Terror in Boston :: A View from the Street

by Kilian Melloy

EDGE Staff Reporter

Monday April 15, 2013

Each year I volunteer as a massage therapist for the Boston Athletic Association. The Boston Marathon is a High Holy Day on the calendar of any athlete, and although it's been years since my knees let me run I am still an avid cyclist. I also work a fair amount with athletes in my regular massage practice, as well as volunteering at various events.

One of my favorite things about the Boston Marathon is the wide cross-section of people I meet every year. This year, the 117th Running of the Boston Marathon, was no different. At least, it started out that way. But then something happened. Something terrible. Something that can never be justified or adequately explained.

I had just finished a post-event massage for a runner from Minnesota when our team captain walked to the center of the room and announced that we had been asked to clear the building.

"Something's happened at the finish line," he said. "We don't know what. Please help your athletes off the table and calmly, quickly, gather up your tables and leave the building."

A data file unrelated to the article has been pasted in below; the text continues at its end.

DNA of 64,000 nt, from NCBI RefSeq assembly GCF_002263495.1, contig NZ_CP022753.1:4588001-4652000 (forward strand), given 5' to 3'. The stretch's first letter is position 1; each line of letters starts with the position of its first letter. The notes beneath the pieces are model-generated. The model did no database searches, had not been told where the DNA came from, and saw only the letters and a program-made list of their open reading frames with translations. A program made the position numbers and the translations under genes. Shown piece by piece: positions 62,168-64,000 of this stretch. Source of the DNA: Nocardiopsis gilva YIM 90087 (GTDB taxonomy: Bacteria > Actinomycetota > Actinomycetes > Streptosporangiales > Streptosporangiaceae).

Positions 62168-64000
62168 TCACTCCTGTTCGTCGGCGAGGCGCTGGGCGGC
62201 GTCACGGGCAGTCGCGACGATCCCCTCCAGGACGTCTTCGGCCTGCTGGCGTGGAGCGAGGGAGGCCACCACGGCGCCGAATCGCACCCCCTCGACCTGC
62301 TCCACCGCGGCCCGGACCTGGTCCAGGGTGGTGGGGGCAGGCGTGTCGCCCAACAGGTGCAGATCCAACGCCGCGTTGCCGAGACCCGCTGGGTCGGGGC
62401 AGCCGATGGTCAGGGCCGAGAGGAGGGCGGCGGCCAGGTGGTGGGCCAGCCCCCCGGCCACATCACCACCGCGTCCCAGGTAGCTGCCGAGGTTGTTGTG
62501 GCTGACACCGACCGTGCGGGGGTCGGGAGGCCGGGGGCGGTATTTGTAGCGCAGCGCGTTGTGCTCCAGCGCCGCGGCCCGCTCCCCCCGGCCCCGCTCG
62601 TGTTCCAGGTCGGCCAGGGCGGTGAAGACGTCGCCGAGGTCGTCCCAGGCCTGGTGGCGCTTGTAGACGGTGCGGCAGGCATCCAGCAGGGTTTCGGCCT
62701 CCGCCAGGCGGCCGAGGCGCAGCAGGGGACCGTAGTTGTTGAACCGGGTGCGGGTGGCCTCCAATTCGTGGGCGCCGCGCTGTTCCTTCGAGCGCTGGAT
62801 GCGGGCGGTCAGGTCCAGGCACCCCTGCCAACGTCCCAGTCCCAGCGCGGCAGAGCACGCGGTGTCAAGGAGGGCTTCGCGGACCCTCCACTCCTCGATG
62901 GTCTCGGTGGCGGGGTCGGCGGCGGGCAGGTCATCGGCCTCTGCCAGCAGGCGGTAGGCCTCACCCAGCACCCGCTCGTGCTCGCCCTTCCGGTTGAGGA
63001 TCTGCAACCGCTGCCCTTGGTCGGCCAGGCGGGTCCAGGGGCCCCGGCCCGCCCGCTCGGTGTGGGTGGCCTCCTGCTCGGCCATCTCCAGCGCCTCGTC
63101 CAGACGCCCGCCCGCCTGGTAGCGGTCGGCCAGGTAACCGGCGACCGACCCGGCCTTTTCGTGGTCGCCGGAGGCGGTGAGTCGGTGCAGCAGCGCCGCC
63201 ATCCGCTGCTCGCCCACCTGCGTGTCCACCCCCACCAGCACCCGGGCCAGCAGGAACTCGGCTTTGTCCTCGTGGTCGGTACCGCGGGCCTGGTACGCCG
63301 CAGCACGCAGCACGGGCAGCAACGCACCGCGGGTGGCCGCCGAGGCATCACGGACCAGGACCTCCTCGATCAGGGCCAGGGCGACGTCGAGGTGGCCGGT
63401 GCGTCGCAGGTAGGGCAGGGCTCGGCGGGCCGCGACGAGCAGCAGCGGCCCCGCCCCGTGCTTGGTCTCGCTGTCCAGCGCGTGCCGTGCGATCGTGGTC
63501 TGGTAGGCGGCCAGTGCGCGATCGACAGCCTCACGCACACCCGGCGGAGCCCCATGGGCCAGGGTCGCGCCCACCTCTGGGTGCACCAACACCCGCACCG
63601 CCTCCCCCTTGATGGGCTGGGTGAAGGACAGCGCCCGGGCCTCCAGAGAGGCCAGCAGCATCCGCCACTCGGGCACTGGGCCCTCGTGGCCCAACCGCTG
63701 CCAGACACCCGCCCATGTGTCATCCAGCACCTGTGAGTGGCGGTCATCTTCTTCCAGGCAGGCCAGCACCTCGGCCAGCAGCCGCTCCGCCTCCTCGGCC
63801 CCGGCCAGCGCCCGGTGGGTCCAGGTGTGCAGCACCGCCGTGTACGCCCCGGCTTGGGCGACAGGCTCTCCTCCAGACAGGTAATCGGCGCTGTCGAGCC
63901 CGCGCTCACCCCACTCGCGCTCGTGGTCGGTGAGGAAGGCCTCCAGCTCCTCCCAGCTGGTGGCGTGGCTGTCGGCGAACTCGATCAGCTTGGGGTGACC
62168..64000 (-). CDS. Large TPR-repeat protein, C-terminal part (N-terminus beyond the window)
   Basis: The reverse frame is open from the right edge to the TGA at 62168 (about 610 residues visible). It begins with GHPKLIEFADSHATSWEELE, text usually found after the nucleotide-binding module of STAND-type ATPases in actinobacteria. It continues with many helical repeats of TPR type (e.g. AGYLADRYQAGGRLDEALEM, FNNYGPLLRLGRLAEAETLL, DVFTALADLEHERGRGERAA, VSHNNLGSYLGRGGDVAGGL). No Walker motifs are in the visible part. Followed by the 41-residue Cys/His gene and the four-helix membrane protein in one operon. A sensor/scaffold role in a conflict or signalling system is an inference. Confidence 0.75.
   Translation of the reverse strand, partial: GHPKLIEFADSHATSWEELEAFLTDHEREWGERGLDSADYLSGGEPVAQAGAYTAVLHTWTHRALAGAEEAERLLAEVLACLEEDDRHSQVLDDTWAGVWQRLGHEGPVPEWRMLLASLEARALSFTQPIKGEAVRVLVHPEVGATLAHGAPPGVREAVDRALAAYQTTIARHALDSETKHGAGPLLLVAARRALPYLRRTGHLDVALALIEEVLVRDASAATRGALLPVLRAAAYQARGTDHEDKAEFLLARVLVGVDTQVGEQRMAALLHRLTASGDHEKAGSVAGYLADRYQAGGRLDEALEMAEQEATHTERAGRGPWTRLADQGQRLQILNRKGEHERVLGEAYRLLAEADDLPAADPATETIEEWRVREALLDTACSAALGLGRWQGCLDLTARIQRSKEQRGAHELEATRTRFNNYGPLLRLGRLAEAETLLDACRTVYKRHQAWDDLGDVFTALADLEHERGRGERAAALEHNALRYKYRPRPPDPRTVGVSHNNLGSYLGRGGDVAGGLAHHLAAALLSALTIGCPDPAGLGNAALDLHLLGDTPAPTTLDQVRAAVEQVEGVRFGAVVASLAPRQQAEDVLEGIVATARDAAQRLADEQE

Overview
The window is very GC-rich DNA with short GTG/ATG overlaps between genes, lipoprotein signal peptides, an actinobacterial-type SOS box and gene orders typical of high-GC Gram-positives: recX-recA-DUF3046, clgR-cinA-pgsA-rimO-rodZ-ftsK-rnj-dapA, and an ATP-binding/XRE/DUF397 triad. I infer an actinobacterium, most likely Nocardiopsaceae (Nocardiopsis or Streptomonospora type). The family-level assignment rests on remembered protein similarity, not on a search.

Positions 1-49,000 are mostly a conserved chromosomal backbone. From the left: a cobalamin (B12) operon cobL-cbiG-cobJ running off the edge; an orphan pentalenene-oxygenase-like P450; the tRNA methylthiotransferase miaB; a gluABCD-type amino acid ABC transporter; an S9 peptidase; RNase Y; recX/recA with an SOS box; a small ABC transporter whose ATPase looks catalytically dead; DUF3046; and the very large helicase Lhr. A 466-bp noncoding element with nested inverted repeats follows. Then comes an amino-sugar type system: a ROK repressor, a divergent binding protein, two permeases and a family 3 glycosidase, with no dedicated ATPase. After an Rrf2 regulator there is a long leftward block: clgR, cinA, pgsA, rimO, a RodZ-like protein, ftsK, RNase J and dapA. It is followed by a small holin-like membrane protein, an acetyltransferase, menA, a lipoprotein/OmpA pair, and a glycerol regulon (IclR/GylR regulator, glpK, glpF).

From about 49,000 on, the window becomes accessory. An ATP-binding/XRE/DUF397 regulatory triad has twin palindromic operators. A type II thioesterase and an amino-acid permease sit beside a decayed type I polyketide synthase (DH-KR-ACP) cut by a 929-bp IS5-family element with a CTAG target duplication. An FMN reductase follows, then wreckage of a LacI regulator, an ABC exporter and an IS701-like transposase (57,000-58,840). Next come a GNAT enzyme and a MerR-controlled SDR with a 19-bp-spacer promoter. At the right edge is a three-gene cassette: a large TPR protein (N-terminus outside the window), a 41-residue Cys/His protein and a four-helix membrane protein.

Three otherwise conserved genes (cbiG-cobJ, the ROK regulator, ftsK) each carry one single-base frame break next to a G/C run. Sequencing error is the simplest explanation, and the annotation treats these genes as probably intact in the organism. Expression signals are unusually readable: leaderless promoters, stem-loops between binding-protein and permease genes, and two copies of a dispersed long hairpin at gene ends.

My first thought, given the recent spate of gun violence across the country, was that there was some sort of shooting incident. My athlete from Minnesota finished gathering his belongings; I wished him a safe journey home. I hoped for a safe journey home, myself.

Everyone in the room kept calm and did as they'd been asked. Within a few minutes, the room was nearly empty - athletes, volunteers, massage therapists, everyone streamed out, with no sense of panic. We knew something was up, and not knowing what it was made everyone apprehensive, but there were no screams or sobs.

On the street, it was a similar scene. I have worked as a volunteer massage therapist at the Boston Marathon for over a decade and a half, and this was the quietest and most orderly post-Marathon afternoon I have ever seen. Usually, the scene is considerably more raucous, if not a little drunken; everyone seemed stone sober now. The police were answering questions kindly and calmly; there was a wail of sirens on the streets, and an air of tension and sadness, but no sense of terror.

Walking up the street I caught snatches of conversation. "Two bombs..." "Things are just getting worse." A large part of the reason the street was so quiet, I realized, was that so many people were on their cell phones. (Later on, cell service was cut for fear that the bomber or bombers might be using cell phones to detonate IEDs remotely.) Many people were texting or finding news feeds on their phones. Others were having conversations with friends and relations: "I'm fine, Mom..." "It's crazy..."